Me, Tom and Jerry swimming Me, Tom, Jerry, Cat and Angela swimming

Back on the boat there was a Russian girl I had had my eye on all day – probably the prettiest thing I’ve seen on the entire trip. Just perfect perfect perfect. I got a photo of her purely by coincidence, when she happened to be posing in the background of a photo I took of Gavin.

Perfect Russian girl

I ended up talking about this girl almost constantly during the boat trip. This I guess gave my groupmates a taste of what I’m like normally in London 🙂

The girl was looking after a few kids but there was no way they were hers. And she was too old to be a sister so I think she must have been the nanny.

Our next stop was Kotor and two amazing churches built on islands right out of the sea (wait for the photos!).

Church on an island

I can’t remember exactly when it was during the day but the strangest thing happened. One of the girls on the trip, Catherine, is Aussie of Chinese descent, and everywhere we have went, through Serbia and Bosnia people have just STARED at her. This got even weirder in Montenegro. We were walking in a big group and this old man outside a shop saw Cat walk past – I was a little behind her – and he just walked up behind here, and stroked the back of her thigh!! It was so blatant we couldn’t believe it. We all told him to fuck off but he was totally unapologetic. I couldn’t believe he had done it so surrounded by people!

We ended up watching a fire dancing showing beside the castle, it was really cool. These guys had these huge metal contraptions, like puppets, which were in the shape of people, animals etc, and on wheels, and they lit them on fire and animated them. I got a nice video of this which I’ll post up.

Amazing fire show (video)

After dinner we popped into an Irish pub where I met the CUTEST barmaid of all time, she started chatting to me after I ordered my trademark tequila and coke. She was just adorable, very ditsy and silly and really funny, and a really hilarious way with words in her English. I convinced Cat to ask if we could get our picture taken with her 🙂

Cute Mareca

We also met an Irish couple, Paula and Brian, who were also in their honeymoon – one week in Budva and one in Dubrovnik. They were really cool. I wasn’t feeling too great so I went home with Cat and Ange after 1 drink but Ross and Michael stayed for roughly 12 pints of Guiness. Unbelievable – I’d burst if I drank half that much Guinness.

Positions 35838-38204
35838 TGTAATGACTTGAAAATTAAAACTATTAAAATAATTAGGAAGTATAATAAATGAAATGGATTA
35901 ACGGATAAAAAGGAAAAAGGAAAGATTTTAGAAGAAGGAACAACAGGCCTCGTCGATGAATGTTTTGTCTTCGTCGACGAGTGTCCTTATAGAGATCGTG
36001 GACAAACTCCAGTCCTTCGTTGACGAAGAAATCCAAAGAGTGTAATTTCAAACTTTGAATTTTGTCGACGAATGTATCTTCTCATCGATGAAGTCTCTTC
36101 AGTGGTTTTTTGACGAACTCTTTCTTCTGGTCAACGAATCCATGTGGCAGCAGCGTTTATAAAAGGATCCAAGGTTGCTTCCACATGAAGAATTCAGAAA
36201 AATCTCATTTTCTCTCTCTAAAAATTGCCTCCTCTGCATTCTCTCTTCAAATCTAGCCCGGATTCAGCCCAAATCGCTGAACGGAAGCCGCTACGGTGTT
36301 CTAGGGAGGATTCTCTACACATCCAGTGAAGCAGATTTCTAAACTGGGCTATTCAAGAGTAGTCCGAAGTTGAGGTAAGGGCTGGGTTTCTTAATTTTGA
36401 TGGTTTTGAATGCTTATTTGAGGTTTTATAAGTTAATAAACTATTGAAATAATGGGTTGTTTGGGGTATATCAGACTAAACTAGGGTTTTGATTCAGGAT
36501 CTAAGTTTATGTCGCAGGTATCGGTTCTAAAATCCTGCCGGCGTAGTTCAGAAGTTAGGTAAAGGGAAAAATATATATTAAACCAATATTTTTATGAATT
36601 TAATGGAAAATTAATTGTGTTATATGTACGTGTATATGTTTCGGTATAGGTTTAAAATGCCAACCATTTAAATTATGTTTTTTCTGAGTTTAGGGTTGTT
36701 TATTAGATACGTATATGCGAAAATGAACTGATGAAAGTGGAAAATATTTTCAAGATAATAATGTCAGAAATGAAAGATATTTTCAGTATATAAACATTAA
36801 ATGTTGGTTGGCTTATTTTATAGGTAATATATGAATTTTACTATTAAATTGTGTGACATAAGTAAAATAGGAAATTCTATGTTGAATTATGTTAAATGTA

Day 10, Budva, Montenegro

We arrived in sunny Budva at lunchtime on Day 10; it’s a beautiful little place with about 20km of beaches and marinas. Little taxi boats get you from place to place and it’s just a short way from the World Heritage sites of Herceg Novi and the Bay of Kotor.

We went around the town during the day and stopped to do some sunbathing. This second week was the slightly more relaxing part of the holiday. The Montenegrin coast is full of Russians and it seems only the obnoxious ones come to Montenegro. By the end of the day I had been swimming in the sea for the first time since I was a kid (my group-mates must think I’m like a Martian as I tell them all the things I am doing for the first time on this first holiday).

I went for some kalamari at a great seafood restaurant by the beach, and had some bamboos (another shot for the gallery). It was a special night as it was Michael and Angela’s first month anniversary. Aw.

Michael and Angela

After dinner, the waiter came and brought us the most digustingly strong shots I have ever tasted – some kind of Montenegrin whisky. They were complementary and it seemed everyone got them after a meal there. God help anyone with a weak tolerance for alcohol, these things were horrific.

Budva was quite a buzzing little place actually, and the weather was lovely.


Yikes, I just nearly spent 1000 pounds on something by misconverting the price from Kuna (Croatia money). It was actually only as I was entering my PIN that it came up in pounds. I thought it was 100. Well a lucky escape that means thankfully I’ll be able to eat when I get back to London.